And then the reading began. Oh, did it begin.

One of the first things I read was a phrase that seems to be used often in the witch community, which is “know thyself”. The very idea of this perplexed me and filled me with awe, as well as a desire to truly comprehend just what that entailed. The fact that there were actually people in the world who not only understood their place in nature and reality, but also used that knowledge to better their own lives and the lives of others, was mind-blowing to me. Learning that the connection I felt to the Earth and everything on it wasn’t a crazy delusion, and that even hundreds of thousands of other people in the world believed the exact same things I did was a defining moment of my life. And these people weren’t nut jobs!

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They were intelligent and articulate people. They were healers and midwives and community leaders who sowed blessings and hope into the hearts of those they touched. They sent infants swirling with new life out into the world with the first kind words they ever heard. They tied together the bonds of matrimony and fidelity in couples experiencing the mysteries of new communion. They provided counseling and therapy when conflict rose and emotional respite when the weight of grief fell. They assisted families with turning the heaviest page in the final chapter of the life of a lost loved one. And most importantly, I think, they just seemed to be nice people. They appeared to have somehow discovered the secret to living gently and reasonably, with compassion and a grasp of who they were and what their place in the world meant to more than just themselves. They were people that one could truly look up to, which was something that I also desperately needed. So I knew this was the type of person I wanted to be, and nothing less than that.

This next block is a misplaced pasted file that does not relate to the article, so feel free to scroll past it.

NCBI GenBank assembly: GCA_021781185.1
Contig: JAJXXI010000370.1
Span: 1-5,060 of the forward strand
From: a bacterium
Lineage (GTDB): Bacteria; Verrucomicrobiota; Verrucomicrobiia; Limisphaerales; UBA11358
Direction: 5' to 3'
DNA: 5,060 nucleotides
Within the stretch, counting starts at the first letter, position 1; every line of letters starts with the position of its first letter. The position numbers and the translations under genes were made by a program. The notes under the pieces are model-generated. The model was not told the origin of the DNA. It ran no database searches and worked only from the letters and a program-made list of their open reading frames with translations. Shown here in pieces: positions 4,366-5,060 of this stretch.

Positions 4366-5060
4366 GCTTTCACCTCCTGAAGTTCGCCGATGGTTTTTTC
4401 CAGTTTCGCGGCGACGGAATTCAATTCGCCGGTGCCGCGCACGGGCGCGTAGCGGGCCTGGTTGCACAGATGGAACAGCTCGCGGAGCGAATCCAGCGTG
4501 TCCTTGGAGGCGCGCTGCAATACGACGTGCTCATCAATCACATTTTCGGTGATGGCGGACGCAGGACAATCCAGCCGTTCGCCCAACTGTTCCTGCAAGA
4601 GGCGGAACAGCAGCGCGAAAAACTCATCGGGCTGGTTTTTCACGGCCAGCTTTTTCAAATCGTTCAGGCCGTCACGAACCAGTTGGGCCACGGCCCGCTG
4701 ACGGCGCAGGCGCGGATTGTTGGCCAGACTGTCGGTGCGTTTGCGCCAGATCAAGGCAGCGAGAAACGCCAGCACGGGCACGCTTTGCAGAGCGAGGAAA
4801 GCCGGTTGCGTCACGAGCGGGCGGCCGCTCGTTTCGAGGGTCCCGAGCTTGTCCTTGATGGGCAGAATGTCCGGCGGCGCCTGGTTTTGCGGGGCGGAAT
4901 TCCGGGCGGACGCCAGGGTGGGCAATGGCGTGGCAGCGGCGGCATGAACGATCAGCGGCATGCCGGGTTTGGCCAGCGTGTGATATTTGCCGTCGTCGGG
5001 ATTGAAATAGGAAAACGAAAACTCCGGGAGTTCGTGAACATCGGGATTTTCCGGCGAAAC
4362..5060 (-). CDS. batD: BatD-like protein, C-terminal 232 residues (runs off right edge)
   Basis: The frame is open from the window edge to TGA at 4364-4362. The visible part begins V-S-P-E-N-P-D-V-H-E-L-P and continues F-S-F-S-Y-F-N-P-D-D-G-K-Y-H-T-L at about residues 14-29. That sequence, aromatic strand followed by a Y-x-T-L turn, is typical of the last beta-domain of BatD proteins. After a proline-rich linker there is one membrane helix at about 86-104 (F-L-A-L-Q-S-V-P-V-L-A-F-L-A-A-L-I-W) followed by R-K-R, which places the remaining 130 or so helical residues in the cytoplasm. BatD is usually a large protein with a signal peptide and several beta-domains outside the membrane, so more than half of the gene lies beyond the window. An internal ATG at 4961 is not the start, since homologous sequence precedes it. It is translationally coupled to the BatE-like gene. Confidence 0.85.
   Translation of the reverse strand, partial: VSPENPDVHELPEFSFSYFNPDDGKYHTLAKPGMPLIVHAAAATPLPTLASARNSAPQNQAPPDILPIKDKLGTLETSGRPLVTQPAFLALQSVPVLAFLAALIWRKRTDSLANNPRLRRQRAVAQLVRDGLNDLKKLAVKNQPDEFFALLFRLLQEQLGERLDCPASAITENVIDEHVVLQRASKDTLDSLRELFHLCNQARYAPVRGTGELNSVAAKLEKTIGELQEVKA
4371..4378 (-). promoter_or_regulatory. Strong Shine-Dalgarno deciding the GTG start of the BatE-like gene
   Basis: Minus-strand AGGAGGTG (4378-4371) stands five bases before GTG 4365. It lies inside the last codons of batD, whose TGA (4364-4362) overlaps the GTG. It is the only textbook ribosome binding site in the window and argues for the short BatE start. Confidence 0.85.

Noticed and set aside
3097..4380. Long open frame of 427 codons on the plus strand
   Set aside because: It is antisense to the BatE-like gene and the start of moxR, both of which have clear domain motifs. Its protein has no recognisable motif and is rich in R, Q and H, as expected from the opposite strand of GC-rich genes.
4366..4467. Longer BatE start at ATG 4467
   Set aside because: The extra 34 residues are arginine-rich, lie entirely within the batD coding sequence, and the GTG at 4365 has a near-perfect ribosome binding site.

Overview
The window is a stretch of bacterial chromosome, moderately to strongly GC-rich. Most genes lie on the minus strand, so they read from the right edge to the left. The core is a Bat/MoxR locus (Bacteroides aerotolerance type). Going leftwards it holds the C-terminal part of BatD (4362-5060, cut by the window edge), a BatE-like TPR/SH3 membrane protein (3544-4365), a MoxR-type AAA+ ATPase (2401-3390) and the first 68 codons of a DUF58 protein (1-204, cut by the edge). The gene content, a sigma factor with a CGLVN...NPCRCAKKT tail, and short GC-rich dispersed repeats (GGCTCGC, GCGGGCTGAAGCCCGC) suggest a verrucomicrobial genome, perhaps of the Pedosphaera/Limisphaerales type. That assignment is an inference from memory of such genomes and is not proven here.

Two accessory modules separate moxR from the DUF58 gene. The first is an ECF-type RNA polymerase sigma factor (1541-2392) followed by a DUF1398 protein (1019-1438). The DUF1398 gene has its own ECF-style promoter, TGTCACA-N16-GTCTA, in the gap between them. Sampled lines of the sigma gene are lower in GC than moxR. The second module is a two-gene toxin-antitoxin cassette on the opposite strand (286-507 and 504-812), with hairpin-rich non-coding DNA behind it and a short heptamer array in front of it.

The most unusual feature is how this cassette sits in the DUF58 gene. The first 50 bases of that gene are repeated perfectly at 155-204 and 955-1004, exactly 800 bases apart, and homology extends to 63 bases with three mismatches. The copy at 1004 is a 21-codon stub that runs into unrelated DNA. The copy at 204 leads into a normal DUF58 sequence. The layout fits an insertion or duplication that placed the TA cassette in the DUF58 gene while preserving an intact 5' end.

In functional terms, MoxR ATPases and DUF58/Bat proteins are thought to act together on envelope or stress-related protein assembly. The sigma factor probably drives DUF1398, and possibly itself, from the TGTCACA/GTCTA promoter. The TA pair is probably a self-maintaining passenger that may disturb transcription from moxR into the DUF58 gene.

I live in South Texas, and my region isn’t exactly a Mecca for Paganism. The closer to the border you get, the more apt you are to find a Curandera fixing and dressing vigil candles, mixing oils, or wrapping smudge sticks in a Botanica, or a religiously inspired folk magician behind the antique counter of an obscure shop frosted with dried wax and buzzing with the hum of an ancient and holy energy in the chips and cracks of its varnish.